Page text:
Beginning November 1, Tourism Minister Edmund Bartlett said the island may expect more than 50 non-stop flights per week between Canada and Jamaica.
Minister Bartlett verified the development with senior executives of Canada’s leading airlines while speaking from Toronto, where he has been holding a series of meetings with travel sector officials.
The flights will be operated by Air Canada, Westjet, Sunwing, Swoop, and Air Transat, with non-stop services from the Canadian cities of Toronto, Montreal, Calgary, and Winnipeg, he said, as Canada, Jamaica’s second-largest tourist market, steadily recovers after more than a year and a half in the doldrums due to the novel coronavirus pandemic and stringent Government-imposed travel restrictions.
According to Bartlett, forward bookings in the Canadian market are now sitting at 65% of 2019 levels, with airlift for the winter season at around 82 percent of 2019 levels, with over 260,000 seats locked in.
“This is welcome news, as COVID-19-related travel restrictions have disproportionately harmed Canada, effectively shutting down foreign travel for several months,” the minister stated.
“We are cautiously optimistic now that more than 80% of eligible Canadians over the age of 12 have been completely vaccinated against COVID-19, and international travel restrictions have been eased somewhat. They are particularly enthusiastic about Jamaica’s resilient corridors, which provide a safe environment for most tourists, with high vaccination rates and low illness rates,” according to Bartlett.
He further mentioned that Canadians over the age of 12 who travel to Jamaica must produce documentation of a negative COVID-19 test result obtained within 72 hours of departure, as is the case for everyone over the age of 12.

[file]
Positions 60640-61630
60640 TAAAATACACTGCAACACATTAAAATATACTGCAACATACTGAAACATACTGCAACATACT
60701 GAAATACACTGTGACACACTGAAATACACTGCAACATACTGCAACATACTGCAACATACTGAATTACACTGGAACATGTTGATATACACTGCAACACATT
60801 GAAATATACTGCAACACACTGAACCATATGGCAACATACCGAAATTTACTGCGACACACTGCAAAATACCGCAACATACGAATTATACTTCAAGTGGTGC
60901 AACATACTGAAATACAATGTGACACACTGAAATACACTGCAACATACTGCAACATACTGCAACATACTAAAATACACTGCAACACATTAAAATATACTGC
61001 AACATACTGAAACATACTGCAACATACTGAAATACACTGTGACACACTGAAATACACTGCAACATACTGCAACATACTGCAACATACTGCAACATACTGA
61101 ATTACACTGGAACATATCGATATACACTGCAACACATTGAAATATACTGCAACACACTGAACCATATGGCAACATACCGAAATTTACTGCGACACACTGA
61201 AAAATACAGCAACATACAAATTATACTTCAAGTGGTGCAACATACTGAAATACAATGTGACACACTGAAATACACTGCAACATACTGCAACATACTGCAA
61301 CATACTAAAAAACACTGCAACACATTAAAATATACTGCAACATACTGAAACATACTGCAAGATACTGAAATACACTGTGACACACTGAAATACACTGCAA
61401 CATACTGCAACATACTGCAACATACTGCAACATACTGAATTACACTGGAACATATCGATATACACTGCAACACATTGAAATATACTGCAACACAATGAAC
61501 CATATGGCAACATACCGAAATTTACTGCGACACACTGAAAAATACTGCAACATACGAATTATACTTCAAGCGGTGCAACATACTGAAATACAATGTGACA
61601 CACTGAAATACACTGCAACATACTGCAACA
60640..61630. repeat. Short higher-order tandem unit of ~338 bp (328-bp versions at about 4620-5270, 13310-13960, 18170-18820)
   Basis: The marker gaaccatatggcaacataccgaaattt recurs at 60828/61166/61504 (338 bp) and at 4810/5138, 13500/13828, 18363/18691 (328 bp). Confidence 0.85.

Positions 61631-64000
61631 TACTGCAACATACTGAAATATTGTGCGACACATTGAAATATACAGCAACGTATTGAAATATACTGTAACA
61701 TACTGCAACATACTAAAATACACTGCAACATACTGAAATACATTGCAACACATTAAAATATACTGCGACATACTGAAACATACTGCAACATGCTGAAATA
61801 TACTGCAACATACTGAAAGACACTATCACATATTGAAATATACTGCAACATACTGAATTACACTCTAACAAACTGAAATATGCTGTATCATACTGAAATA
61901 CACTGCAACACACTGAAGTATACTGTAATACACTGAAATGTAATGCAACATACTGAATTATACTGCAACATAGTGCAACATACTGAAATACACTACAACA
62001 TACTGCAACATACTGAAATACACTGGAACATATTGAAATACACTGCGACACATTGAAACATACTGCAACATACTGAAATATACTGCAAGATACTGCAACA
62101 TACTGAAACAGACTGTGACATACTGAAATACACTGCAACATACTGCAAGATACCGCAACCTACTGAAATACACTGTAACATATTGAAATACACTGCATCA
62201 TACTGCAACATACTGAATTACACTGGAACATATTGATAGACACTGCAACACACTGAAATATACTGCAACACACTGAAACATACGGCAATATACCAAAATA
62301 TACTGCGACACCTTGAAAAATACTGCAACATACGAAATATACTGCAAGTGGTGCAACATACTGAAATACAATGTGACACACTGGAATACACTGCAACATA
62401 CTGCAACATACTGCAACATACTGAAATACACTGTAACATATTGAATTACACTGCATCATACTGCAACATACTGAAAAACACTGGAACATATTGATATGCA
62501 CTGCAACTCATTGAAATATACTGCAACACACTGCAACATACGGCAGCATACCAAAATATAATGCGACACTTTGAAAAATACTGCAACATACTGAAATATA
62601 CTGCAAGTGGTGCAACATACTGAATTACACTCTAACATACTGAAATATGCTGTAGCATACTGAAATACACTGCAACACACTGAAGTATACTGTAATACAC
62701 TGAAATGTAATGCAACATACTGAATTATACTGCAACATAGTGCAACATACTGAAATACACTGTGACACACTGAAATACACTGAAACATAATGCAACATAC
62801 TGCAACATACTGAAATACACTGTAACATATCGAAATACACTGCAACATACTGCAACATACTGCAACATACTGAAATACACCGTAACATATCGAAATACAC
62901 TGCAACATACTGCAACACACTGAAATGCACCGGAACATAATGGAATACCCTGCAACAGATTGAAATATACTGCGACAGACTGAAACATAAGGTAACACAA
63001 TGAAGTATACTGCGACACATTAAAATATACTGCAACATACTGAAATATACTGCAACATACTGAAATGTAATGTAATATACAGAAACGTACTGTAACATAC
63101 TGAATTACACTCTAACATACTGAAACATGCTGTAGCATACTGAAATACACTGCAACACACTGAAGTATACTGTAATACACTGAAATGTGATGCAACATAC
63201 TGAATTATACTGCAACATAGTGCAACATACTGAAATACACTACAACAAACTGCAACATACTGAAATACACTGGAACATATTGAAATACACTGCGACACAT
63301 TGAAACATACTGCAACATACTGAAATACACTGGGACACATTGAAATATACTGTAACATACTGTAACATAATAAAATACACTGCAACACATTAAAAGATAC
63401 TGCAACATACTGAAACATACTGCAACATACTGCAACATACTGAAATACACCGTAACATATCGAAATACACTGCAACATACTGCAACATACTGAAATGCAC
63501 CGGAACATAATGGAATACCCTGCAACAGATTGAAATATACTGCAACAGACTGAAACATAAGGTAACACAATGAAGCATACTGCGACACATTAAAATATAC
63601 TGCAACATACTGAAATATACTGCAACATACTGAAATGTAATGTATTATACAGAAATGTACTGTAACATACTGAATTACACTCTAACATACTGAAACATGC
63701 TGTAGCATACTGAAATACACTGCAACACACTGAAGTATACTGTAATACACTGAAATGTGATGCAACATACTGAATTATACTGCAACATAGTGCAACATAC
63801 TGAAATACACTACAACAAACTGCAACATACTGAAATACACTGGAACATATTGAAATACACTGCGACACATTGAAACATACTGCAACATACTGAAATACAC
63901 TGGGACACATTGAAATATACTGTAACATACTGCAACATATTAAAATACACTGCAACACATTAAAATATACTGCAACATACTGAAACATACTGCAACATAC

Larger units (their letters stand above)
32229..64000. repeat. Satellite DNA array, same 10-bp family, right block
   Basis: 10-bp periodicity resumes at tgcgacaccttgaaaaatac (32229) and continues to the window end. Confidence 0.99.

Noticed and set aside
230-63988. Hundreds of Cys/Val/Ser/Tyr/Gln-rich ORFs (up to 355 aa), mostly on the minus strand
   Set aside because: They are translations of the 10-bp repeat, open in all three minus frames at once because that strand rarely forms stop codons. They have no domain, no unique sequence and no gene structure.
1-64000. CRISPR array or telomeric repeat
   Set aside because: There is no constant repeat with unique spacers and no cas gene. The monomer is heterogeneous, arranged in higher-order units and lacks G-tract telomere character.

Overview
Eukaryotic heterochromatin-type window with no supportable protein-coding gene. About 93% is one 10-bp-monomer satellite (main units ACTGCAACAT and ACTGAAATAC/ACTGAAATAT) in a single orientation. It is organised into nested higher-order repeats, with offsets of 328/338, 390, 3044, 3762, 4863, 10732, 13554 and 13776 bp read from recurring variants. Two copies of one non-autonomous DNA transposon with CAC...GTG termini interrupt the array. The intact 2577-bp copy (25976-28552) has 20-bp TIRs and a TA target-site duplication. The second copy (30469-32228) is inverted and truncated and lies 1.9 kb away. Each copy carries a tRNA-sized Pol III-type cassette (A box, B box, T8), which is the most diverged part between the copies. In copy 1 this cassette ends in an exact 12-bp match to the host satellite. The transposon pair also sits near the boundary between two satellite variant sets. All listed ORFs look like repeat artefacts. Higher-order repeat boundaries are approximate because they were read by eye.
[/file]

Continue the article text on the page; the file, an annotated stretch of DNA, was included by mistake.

Bartlett emphasized the crucial relevance of tourism to Jamaica’s economic recovery, emphasizing that the industry plays an important part in the country’s post-pandemic recovery, and for good cause.
“There is no better industry to drive the inclusive, prudent, and long-term economic growth that the country requires to move forward. There is no greater industry for increasing revenue, restoring jobs, and creating new opportunities in Jamaican communities,” he remarked.
Delano Seiveright, senior advisor and strategist in the tourism ministry, highlighted some of the industry’s challenges, saying that engagements across the United States and Canada have brought to light a range of issues that the minister will be troubleshooting with his ministerial colleagues in the coming weeks and months to mitigate obstacles to accelerated and sustained growth.
“One of the difficulties facing Jamaica is the need to dramatically increase immunization efforts, sort through public health logistics for cruise lines, and make other adjustments to ensure seamlessness for our major partners,” Seiveright added.
“Beyond that, there are some barriers and obstacles that are absolutely beyond our control,” he added, citing Canada’s strict COVID-19 travel requirements, which include the requirement of a PCR test in order to enter the country, as well as logistical and itinerary challenges for cruise lines.
Chairman of the Jamaica Tourist Board John Lynch, Director of Tourism Donovan White, and regional director for JTB Canada, Angella Bennett, joined Bartlett in a series of meetings with Canadian travel industry professionals.
Similar meetings with CEOs of major airlines, cruise lines, and investors across Jamaica’s largest source market, the United States, preceded the high-level encounters.
This, according to Seiveright, is being done in order to boost arrivals to the location in the next weeks and months, as well as encourage further investment in the local tourism industry.